"It Is Not Your Raging Silence Anymore"

In my latest A-Z post for Adamantine I mentioned my use of silent dialogue and I realized (too late) that I could be misconstrued in my meaning.  How amusing that that should happen to me while I'm talking about dialogue and communication...  It's possible that you thought I meant internalizing, thoughts, that sort of thing.  The dry, ironic part of me which is more like Rhodri digs me in the ribs on this point because I consider myself really bad at writing down people's thoughts in books, and yet Margaret, unlike Adamant, never talks to herself so that all of her thoughts must, necessarily, be done in that awkward, odious manner of italics, accurately disjointed (as thoughts often are) and yet logical enough to keep the reader.  I have painted myself into the proverbial corner and there is nothing I can do but slog it out and hope it gets a little easier as I know Margaret a little better. 

A little late for you to come into an inheritance of caution! she thought angrily.

But that is not what I mean.  Both Margaret and Adamant (I have not yet delved deep enough into the characters of Gingerune to determine their relationships) are closely linked to one other character in their stories.  I'll readily admit that these two circumstances probably stem from my own extremely interconnected friendship or soul-link with my husband, and perhaps admitting that right off the bat will help you understand what I mean by silent dialogue.  Maybe not.  Between these four characters there is such an easy, unquestioning link that they need not speak to each other to know what the other is thinking.

If you have ever experienced this level of connection, you know that's all very well for you, but the potential difficulty lies in communicating this voiceless communication to the reader and that is why I am concerned that, being too ready to indulge in this kind of conversation (there is less room for flippancy in it and more chance for warmth and camaraderie), editors and readers might look at me askance.  Happily I'm skilled in the abstract (as skilled as a blind drunk man is skilled with the quarterstaff) and silent dialogue is very abstract, and somehow (unlike Lewis I have not yet the knack for watching my own abstract step out of its spectral shape into something you can poke and bleed) by some magical art of wordcrafting, I have thus far managed to communicate the movement, the energy, of two minds in union.
[He] got up, his fists clenched, a ring of blackened gold around the crest of him; taking her eyes off the wreck of Bazel Púka, Margaret saw, for a moment, a kinship between him and [Rupert] which had never been before, which would never be again.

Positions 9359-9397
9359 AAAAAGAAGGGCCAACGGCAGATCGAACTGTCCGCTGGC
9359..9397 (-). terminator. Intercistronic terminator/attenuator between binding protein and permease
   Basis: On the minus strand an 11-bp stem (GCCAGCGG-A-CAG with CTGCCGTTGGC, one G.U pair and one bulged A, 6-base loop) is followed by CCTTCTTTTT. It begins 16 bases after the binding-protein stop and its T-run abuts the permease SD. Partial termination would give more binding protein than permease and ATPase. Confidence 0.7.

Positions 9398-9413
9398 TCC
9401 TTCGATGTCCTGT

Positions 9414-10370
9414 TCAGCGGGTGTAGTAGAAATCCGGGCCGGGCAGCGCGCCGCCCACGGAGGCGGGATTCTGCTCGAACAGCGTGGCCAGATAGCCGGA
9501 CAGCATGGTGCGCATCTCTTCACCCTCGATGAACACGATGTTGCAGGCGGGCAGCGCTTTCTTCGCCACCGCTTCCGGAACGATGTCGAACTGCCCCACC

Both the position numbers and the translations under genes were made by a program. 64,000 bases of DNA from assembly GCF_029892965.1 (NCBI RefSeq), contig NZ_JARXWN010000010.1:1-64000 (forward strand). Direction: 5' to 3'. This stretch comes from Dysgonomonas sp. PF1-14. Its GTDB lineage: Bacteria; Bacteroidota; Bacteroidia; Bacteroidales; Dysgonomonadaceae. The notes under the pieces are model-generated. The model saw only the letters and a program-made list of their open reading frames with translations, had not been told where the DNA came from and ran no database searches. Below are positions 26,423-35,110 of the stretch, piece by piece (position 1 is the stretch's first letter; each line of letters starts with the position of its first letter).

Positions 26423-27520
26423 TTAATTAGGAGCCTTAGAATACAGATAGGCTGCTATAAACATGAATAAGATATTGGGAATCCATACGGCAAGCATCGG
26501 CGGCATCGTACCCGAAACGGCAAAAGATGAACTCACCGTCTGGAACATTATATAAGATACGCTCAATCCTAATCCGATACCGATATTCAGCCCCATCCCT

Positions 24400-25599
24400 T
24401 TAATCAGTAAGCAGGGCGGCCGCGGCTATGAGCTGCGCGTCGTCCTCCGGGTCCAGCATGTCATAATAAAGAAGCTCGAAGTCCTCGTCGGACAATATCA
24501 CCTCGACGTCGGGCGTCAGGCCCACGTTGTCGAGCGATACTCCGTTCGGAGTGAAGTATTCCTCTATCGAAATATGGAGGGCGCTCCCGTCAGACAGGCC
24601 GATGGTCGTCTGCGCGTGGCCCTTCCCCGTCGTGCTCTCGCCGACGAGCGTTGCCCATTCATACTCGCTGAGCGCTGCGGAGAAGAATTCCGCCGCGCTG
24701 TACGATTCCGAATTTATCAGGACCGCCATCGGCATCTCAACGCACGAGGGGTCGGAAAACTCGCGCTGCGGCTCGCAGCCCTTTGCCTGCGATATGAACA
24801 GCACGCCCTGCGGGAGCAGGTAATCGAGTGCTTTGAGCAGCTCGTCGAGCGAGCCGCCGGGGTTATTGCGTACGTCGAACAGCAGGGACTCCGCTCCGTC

A look in the eye, a turn of the head, a change in the atmosphere.  I'm dealing with things the characters do not speak, but feel, and I must make it visual in such a way that it translates to your emotions, so that you feel it as well.  How I do it, I am never sure.  I almost never think, "Here I go, I am writing now," when I am writing (it is more like an enchantment than anything else) and there is no formula for the art - no formula for souls of potent mixtures in thin skins.  So when you asked me what I meant by silent dialogue, I thought, "Ah ha, I will tell you!  ...No, I can't."  But you're smart cookies.  I've watched you react to my writing and I am sure you get it now that I have haphazardly explained.

I dare swear, the hardest part of being an author is being asked how I do what I do.

6 ripostes:

  1. Haha! I definitely relate to that last quote. :)
    Yes, now I see waht you mean! Those moments between characters are so rare, yet probably my favorites. When they just seem to have this close connection that you never realized, and it practically writes itself. <3

  2. Well in this case I will admit to using--or feeling, rathet--silent dialog in my own life. Writing it is another matter. Loving it, yet another.

  3. Now that I understand what you mean, I relate too and I love 'silent dialogue'. I am not so 100% sure how often I use that (being rather unskilled in that field), but I love it when I see/experience it in life and when I read it in great tales and stories =D.

  4. I hate writing thought in italics too. So I always just put the person's thoughts into the narrative like "He pulled himself up again and grunted, why couldn't Roddy slow down a little?"

    Silent dialogue is wonderful,I'm not satisfied with my own way of working it though I certainly make use of it in real life. Ah well, I suppose that's one of the things that comes with practice.

  5. Hey, I tagged you at my blog! Merry Christmas!

  6. :P Silent dialogue is so hard to describe... I was visiting a family the other day, and finding their wordless conversations absolutely delightful - but boy, was I stumbling later trying to explain what the visit was like!
    And I miss your writing... maybe I'll reread The Shadow Things before school starts again... :)